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Ascend   Listen
verb
Ascend  v. i.  (past & past part. ascended; pres. part. ascending)  
1.
To move upward; to mount; to go up; to rise; opposed to descend. "Higher yet that star ascends." "I ascend unto my father and your father." Note: Formerly used with up. "The smoke of it ascended up to heaven."
2.
To rise, in a figurative sense; to proceed from an inferior to a superior degree, from mean to noble objects, from particulars to generals, from modern to ancient times, from one note to another more acute, etc.; as, our inquiries ascend to the remotest antiquity; to ascend to our first progenitor.
Synonyms: To rise; mount; climb; scale; soar; tower.






Collaborative International Dictionary of English 0.48








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"Ascend" Quotes from Famous Books



... stood in the fort, watching the action of her garrison outlined against the sky. She could no longer ascend the wall by her private stairs. Cannon shot had torn down her chimney and piled its rock in a barricade against the door. Sentinels were changed, and the relieved soldiers descended from the wall and returned to that great ...
— The Lady of Fort St. John • Mary Hartwell Catherwood

... This is a messenger from Heaven. My time here is finished!" He then mounted the Dragon, which began to ascend towards the sky. ...
— Japanese Fairy Tales • Yei Theodora Ozaki

... through this aperture, and came dangling down to the dungeon floor. It was a good stout piece of hemp, strong enough to bear the weight of a heavy man, and I found, upon pulling at it, that it was firmly secured above. Clearly it was the desire of my unknown benefactor that I should ascend by it, so I went up hand over hand, and after some difficulty in squeezing my shoulders through the hole I succeeded in reaching the room above. While I was still rubbing my eyes after the sudden change from darkness into light, the rope was swiftly whisked up and the sliding ...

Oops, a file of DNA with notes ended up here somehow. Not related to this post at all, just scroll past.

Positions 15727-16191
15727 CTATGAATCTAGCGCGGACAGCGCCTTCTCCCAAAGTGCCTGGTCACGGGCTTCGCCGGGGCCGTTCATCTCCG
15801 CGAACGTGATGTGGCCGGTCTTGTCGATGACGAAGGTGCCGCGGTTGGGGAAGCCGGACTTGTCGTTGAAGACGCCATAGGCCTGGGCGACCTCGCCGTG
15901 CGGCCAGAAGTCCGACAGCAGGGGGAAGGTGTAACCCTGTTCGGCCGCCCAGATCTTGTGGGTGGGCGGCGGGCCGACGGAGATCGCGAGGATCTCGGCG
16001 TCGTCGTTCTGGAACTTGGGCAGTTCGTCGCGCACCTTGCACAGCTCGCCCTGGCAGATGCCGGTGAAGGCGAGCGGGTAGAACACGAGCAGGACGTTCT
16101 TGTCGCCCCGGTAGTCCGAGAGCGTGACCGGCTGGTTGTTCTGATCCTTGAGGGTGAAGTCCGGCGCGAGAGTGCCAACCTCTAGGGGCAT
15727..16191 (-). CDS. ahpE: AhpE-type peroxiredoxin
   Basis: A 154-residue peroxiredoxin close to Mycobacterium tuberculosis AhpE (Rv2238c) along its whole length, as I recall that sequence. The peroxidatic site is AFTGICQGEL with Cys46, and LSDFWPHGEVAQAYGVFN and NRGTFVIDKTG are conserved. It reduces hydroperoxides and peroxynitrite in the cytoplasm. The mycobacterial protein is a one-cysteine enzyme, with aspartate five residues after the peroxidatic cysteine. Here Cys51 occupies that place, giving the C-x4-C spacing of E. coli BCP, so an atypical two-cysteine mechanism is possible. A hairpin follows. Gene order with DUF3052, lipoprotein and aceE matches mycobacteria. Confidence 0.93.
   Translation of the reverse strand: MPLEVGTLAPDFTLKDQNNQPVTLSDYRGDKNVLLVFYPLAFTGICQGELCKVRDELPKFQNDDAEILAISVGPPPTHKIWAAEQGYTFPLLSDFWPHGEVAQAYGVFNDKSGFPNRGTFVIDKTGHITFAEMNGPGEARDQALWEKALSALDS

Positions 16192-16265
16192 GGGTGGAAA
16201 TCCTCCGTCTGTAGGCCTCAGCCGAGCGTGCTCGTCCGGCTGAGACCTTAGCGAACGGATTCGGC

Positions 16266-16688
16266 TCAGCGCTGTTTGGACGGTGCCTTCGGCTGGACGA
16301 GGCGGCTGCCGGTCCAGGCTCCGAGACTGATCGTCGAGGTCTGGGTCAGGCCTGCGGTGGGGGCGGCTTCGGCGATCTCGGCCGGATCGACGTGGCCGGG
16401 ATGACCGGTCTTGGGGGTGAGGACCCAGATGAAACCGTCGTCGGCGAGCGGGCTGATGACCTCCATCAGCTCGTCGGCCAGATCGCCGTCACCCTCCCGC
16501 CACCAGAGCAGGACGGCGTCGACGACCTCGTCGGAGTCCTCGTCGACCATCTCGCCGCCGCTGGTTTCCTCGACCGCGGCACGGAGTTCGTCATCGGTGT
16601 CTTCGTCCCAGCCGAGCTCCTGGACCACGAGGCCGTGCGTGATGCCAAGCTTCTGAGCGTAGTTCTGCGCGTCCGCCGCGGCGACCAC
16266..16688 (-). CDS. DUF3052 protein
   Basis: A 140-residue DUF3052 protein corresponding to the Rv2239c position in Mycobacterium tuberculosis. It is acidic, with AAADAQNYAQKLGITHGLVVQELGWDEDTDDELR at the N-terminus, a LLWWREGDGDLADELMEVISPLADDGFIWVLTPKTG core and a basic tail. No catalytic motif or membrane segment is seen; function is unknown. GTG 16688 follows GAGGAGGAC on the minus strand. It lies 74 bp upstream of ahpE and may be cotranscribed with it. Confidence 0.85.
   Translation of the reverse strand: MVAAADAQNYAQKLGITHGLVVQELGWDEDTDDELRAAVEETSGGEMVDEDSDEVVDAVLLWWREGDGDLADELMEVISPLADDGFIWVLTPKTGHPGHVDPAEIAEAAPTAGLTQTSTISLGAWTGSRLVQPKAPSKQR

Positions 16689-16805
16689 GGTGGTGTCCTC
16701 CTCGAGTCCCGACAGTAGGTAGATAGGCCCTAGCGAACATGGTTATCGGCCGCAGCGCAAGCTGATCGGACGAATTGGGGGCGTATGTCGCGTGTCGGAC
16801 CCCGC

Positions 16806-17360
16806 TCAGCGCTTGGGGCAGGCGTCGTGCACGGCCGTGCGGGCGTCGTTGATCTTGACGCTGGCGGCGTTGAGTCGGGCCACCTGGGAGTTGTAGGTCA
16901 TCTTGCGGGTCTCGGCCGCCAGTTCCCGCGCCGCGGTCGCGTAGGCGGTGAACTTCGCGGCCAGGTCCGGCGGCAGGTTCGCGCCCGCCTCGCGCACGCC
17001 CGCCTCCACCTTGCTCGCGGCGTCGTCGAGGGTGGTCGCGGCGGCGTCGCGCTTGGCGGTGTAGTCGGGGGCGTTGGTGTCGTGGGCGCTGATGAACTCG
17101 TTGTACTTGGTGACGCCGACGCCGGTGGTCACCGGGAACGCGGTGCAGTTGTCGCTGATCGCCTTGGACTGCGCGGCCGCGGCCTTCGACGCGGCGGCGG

— Micah Clarke - His Statement as made to his three Grandchildren Joseph, - Gervas and Reuben During the Hard Winter of 1734 • Arthur Conan Doyle

... ease by hearing a cooey from Pitchery, who stood on the opposite bank, and directed me round the lower end of the waterhole, continually repeating his assurance of abundance of fish and bread. Having with some considerable difficulty managed to ascend the sandy path that led to the camp, I was conducted by the chief to a fire where a large pile of fish were just being cooked in the most approved style. These I imagined to be for the general consumption of the half-dozen natives gathered around, but it turned out that ...